Jerry Brown Pardons 127 People, Focuses On Drug Offenses

In the holiday spirit of forgiveness, Gov. Jerry Brown announced pardons on Tuesday for 127 people.

Everyone getting their names cleared finished serving their time more than a decade ago and has stayed out of trouble since, according to Brown's office. The clemency messages also testified that the people in question had become upstanding citizens who "exhibited good moral character" and "lived an honest and upright life."

"Pardons are not granted unless they are earned," said a message from Brown's office announcing the pardons.

Most of the individuals receiving full and unconditional pardons had been convicted of drug-related offenses. Of the 127, 93 had been convicted of possessing, transporting or selling marijuana and other controlled substances. A few had been penalized for cultivating marijuana.

Robberies, burglaries and thefts accounted for most of the rest. In one instance, a man drunkenly "stole his neighbor's lawn mower and some frozen food items," according to the pardon message. A California woman burglarized a home "and took food to feed her children," another message states.

A few other unusual crimes being pardoned included a woman who shot her boyfriend with a pellet gun following a fight, a man who stole some items from the yard of a recently deceased friend, and a man who didn't pull over for the California Highway Patrol after running a red light.

Brown's pardons included seven for people who were sentenced for their crimes in the Sacramento region. Andrew Vincent Hader, Thomas Kay Hamada, Mason Morris Jones III, Brian John Kulpa, Sam Edward Vaccaro, all of whom were sentenced between 1985 and 1999 in Sacramento for various drug crimes, received pardons.

Richard Tyrone Bilby, sentenced to probation in 1995 in Placer County for possession of a controlled substance, also received a pardon. And Brown pardoned David Baxter, who was sentenced to probation in 1991 for corporal injury to a spouse.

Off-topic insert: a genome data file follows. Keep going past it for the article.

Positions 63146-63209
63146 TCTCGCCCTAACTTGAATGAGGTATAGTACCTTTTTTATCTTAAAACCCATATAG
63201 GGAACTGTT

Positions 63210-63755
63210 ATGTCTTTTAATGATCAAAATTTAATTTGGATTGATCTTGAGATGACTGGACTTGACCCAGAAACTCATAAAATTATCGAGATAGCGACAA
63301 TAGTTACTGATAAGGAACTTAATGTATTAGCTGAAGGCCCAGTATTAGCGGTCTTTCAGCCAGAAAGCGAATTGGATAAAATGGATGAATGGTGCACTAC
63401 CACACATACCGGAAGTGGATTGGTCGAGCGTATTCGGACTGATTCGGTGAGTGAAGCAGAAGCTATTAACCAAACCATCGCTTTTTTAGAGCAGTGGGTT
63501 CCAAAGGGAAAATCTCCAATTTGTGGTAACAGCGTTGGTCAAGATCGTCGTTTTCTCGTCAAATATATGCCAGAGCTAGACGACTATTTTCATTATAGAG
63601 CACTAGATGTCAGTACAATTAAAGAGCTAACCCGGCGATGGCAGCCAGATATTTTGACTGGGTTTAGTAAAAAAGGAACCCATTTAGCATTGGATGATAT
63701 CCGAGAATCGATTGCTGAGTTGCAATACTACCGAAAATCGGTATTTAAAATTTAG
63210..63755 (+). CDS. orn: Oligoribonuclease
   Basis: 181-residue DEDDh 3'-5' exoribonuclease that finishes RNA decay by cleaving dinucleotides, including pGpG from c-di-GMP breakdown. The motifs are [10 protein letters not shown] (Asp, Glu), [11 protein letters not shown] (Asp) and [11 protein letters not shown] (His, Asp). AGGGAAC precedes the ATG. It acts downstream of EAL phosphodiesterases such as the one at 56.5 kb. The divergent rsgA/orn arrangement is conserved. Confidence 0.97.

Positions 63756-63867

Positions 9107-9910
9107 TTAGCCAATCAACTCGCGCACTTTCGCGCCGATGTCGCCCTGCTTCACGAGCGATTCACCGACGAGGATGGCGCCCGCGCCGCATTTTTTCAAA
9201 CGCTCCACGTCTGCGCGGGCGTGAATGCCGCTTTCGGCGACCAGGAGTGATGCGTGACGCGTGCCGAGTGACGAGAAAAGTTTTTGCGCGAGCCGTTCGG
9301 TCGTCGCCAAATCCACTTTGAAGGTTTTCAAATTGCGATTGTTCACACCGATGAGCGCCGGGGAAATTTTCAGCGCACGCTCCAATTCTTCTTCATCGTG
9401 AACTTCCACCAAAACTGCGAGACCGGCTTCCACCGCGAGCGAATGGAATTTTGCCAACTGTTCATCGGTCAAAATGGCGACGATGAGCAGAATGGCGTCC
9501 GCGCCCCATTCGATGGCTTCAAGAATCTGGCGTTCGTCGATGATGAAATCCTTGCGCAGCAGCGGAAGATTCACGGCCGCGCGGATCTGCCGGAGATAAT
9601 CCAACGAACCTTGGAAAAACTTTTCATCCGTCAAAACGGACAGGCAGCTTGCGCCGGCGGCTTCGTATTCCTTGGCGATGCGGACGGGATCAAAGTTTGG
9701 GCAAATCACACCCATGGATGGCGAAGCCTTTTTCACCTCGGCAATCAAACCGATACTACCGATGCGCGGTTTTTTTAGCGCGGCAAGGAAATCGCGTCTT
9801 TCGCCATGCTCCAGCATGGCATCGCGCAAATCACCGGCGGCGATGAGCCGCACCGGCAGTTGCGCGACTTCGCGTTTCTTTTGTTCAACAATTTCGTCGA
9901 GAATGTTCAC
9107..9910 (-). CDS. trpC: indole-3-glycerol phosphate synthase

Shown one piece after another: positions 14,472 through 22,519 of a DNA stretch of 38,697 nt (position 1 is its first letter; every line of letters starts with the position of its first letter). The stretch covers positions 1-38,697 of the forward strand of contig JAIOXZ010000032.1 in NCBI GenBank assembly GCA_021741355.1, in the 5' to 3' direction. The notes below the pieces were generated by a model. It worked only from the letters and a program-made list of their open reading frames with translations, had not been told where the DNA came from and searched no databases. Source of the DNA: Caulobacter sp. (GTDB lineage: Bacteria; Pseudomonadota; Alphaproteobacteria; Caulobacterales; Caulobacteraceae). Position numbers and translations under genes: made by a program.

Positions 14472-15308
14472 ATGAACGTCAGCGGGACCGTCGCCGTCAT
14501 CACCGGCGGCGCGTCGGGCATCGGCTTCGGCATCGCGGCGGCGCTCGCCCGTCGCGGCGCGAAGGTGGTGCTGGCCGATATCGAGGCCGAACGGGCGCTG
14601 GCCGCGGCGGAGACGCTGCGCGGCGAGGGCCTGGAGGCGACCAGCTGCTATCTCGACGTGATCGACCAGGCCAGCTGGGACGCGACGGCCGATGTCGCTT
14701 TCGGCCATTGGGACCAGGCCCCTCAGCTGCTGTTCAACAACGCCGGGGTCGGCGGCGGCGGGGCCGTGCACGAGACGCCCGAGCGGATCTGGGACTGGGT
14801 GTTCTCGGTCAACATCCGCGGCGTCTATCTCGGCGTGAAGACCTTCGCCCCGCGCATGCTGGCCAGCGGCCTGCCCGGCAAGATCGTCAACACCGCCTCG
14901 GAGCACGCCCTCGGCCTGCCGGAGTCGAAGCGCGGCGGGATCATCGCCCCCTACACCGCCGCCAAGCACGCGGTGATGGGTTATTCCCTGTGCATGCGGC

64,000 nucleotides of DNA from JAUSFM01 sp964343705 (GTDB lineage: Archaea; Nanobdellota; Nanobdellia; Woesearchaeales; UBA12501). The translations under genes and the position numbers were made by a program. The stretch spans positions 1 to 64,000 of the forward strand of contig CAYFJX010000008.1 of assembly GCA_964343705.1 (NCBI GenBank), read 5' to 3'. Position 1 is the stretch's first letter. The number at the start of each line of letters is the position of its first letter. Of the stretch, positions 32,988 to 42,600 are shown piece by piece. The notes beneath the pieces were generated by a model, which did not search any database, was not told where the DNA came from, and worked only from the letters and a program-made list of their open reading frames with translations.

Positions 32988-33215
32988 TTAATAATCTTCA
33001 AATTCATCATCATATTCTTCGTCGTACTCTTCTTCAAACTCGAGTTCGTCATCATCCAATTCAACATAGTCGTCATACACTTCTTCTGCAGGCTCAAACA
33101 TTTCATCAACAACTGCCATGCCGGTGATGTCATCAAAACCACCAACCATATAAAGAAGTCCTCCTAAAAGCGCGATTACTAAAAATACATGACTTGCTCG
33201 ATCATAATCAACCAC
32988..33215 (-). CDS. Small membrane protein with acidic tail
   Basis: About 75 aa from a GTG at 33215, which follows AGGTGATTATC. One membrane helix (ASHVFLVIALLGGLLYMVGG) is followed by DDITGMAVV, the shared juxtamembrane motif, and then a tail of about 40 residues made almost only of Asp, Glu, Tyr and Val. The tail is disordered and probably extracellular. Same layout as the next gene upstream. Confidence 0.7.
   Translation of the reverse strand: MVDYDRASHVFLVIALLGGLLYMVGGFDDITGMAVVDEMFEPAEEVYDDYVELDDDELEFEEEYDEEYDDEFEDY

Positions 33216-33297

Because the pardoned people had already completed their sentences, and in many cases also secured a court-issued certificate of rehabilitation, the pardons are largely a symbolic matter.

There are some consequences. The California Department of Justice and the FBI are informed of the pardons so they can change their records, entitling pardon recipients to benefits like being allowed to work as parole officers or serve on juries and becoming eligible, in some cases, to possess firearms.

The number of people receiving pardons just before Christmas fell one short of the total number of pardons Brown handed down in 2012. Brown pardoned 128 convicted criminals in 2012, 79 of them on Christmas Eve, a marked increase from the 21 pardons he issued in 2011.

Brown has proved to be more merciful than his immediate predecessors: Gov. Arnold Schwarzenegger pardoned 16 people during his entire seven-year tenure, while Gov. Gray Davis did not grant a single pardon in nearly five years.

The gubernatorial pardons came several days after President Barack Obama commuted the sentences of eight federal inmates serving long terms for crack-cocaine related offenses, Obama's latest effort to soften harsh drug-related penalties.

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